Elizabeth Bradley
Disappointing. Fell apart when I started to have the suspicion that Auster's narrator was one of those avuncular ciphers, the soulful philosopher king, able to stand outside everyone else's problems, a lover of all women, shopper of impeccable taste, good with children and dogs, devoid of all complications (such as hair in the sink or a penchant for scooping up peanut butter with two fingers) beyond a failed marriage and cancer in remission. Neither of which messy, presumably lively affair warra ...more
Ecco uno di quei libri che all'inizio sembrano senza pretese e poi man mano che si procede nella lettura appaiono episodi, espedienti narrativi, scorci veramente interessanti. Il protagonista parlando di altri parla di sé, di quel libro che vorrebbe scrivere e che noi stiamo leggendo. Chissà, ognuno di noi ha le sue follie, una vicina che ci sembra la madre migliore, un alberghetto in fondo al cuore in cui vorremmo andare, una bambina da salvare. La felicità di essere vivi, di lasciare una tracc ...more
Maria  (Scratchbook)
Sebbene il romanzo nasca da un groviglio di avvenimenti complesso e succulento, è la scrittura di Paul Auster che padroneggia la scena: presente ma discreta, forte ed efficace quando la situazione lo richiede, scanzonata quel poco che basta per alleggerire il momento più drammatico.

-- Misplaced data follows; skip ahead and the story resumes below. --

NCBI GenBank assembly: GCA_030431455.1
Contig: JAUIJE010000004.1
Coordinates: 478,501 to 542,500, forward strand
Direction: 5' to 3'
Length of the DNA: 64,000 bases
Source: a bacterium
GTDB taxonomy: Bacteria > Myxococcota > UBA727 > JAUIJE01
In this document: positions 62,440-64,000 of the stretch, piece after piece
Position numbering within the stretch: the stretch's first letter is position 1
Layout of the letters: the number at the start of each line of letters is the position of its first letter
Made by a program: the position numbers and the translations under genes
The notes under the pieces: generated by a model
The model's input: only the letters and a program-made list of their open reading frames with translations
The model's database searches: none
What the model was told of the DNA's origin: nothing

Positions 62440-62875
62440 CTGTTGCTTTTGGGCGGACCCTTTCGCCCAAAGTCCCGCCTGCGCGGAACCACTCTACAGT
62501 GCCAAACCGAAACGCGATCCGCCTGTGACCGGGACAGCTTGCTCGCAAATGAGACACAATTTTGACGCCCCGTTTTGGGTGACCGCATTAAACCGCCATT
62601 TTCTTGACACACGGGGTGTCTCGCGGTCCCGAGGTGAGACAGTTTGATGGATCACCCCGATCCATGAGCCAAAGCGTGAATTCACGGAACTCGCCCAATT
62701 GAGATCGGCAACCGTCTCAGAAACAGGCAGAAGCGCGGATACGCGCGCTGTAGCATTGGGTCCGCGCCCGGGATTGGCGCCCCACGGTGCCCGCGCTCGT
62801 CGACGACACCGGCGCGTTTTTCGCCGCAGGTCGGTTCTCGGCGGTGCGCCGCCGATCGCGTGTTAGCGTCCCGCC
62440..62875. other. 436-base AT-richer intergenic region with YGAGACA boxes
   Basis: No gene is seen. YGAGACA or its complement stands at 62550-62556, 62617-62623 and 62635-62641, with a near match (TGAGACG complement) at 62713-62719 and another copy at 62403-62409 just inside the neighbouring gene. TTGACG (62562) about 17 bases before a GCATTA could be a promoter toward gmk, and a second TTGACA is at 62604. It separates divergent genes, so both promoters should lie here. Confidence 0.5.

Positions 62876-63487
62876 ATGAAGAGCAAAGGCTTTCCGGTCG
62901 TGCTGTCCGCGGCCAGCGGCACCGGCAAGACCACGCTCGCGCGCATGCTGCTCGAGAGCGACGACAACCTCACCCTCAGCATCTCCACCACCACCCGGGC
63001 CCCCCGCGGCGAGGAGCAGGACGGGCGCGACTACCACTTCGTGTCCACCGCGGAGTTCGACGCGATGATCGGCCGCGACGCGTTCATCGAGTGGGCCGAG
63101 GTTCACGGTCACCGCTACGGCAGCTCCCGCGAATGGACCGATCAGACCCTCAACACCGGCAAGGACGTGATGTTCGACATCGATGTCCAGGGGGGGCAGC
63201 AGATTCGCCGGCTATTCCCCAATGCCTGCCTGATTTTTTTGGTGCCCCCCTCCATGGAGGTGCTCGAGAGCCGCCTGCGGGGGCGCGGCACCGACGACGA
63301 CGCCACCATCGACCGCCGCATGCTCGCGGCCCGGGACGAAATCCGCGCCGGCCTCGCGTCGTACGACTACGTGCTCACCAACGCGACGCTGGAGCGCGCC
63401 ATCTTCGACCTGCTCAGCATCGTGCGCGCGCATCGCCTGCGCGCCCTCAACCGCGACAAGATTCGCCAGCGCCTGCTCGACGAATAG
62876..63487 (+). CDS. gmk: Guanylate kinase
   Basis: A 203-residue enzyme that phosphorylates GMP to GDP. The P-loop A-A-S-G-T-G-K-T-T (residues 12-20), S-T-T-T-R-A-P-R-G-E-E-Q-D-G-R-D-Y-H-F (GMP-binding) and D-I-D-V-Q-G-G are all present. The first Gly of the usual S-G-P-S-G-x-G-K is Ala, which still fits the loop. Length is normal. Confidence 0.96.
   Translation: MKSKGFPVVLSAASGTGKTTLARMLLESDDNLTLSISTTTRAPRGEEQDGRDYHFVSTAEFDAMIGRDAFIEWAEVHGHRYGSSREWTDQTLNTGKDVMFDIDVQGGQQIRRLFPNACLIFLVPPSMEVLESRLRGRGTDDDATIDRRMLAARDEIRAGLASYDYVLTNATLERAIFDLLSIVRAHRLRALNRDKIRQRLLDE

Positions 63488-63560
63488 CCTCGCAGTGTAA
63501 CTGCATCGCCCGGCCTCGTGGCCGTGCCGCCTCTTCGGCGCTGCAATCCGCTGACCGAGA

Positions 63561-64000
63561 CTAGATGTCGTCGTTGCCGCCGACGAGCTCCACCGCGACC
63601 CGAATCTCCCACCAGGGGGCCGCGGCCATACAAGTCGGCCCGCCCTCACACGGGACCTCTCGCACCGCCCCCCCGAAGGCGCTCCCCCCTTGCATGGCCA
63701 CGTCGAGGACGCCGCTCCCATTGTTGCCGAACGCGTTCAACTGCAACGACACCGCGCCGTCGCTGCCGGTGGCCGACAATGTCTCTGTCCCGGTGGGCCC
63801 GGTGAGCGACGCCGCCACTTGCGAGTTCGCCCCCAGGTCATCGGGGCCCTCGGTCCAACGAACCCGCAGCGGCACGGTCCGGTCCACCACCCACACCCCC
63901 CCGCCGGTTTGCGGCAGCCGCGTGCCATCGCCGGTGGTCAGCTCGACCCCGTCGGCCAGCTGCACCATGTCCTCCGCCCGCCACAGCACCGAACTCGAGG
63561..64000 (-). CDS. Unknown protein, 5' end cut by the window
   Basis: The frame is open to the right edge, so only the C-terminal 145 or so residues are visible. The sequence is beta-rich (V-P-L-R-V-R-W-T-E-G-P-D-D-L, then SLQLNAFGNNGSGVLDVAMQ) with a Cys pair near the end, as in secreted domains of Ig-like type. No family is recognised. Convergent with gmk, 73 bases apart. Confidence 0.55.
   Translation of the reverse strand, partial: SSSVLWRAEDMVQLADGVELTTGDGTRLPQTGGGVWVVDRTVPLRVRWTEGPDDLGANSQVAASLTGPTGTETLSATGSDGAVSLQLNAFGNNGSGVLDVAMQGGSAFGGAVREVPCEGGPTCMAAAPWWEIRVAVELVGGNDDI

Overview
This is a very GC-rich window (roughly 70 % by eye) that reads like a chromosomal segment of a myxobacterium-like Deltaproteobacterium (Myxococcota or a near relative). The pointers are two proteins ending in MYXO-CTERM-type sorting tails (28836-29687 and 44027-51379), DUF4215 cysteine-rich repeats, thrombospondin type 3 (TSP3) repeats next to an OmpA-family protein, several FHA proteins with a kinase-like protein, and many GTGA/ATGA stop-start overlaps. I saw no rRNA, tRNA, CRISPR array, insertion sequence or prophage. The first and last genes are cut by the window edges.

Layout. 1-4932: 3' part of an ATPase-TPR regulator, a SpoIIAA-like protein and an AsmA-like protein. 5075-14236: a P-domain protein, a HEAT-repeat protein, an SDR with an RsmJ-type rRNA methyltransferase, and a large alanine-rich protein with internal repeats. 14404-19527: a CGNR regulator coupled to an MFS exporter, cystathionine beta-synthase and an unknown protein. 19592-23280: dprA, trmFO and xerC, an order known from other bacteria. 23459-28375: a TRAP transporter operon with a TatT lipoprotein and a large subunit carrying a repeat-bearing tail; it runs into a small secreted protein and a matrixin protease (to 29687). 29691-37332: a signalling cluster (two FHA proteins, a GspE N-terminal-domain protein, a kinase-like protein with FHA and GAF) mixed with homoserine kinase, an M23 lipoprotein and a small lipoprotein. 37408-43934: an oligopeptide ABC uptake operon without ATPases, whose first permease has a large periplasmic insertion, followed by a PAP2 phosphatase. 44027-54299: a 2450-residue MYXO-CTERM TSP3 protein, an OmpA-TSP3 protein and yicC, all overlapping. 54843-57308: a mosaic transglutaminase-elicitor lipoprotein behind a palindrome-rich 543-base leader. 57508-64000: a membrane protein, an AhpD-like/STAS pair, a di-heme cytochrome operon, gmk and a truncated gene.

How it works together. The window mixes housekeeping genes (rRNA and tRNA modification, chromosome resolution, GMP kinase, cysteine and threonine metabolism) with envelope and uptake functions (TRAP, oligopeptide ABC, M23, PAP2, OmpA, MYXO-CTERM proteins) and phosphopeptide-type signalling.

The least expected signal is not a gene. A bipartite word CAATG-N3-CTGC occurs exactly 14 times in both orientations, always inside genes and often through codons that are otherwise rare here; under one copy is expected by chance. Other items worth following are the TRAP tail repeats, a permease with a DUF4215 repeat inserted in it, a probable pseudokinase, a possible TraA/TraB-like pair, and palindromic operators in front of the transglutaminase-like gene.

Tre stelle e mezza.

Piacevole. Vagamente surreale, ma d'altronde sono Follie.
رغم أنوفنا يقحمون العلاقات الشاذة في المجتمع الأمريكي في الكتب والمسلسلات والأفلام لتصبح شبه مقبولة بالنسبة لنا، رغم أنها في النهاية علاقة شاذة!
كأنك تقرأ فيلمًا لوودي آلان
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MADS: The Brooklyn follies 17 9 May 16, 2015 08:22AM  
Goodreads Librari...: Missing Cover & Page count 3 15 Mar 14, 2015 09:24AM  
Goodreads Librari...: please, add book cover 1 12 Jul 14, 2013 06:54PM  
Goodreads Librari...: please, add book cover 1 9 Jul 14, 2013 02:44PM  
Destiny: Does a person's destiny open up or is it created? Is it small moments or big achievements? 4 44 Feb 16, 2012 10:13AM  
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Paul Auster is the bestselling author of Report from the Interior, Winter Journal, Sunset Park, Invisible, The Book of Illusions, and The New York Trilogy, among many other works. He has been awarded the Prince of Asturias Prize for Literature, the Prix Médicis Étranger, the Independent Spirit Award, and the Premio Napoli. He is a member of the American Academy of Arts and Letters, the American Ac ...more
More about Paul Auster...

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“Reading was my escape and my comfort, my consolation, my stimulant of choice: reading for the pure pleasure of it, for the beautiful stillness that surrounds you when you hear an author's words reverberating in your head.” 5448 likes
“When a person is lucky enough to live inside a story, to live inside an imaginary world, the pains of this world disappear. For as long as the story goes on, reality no longer exists.” 210 likes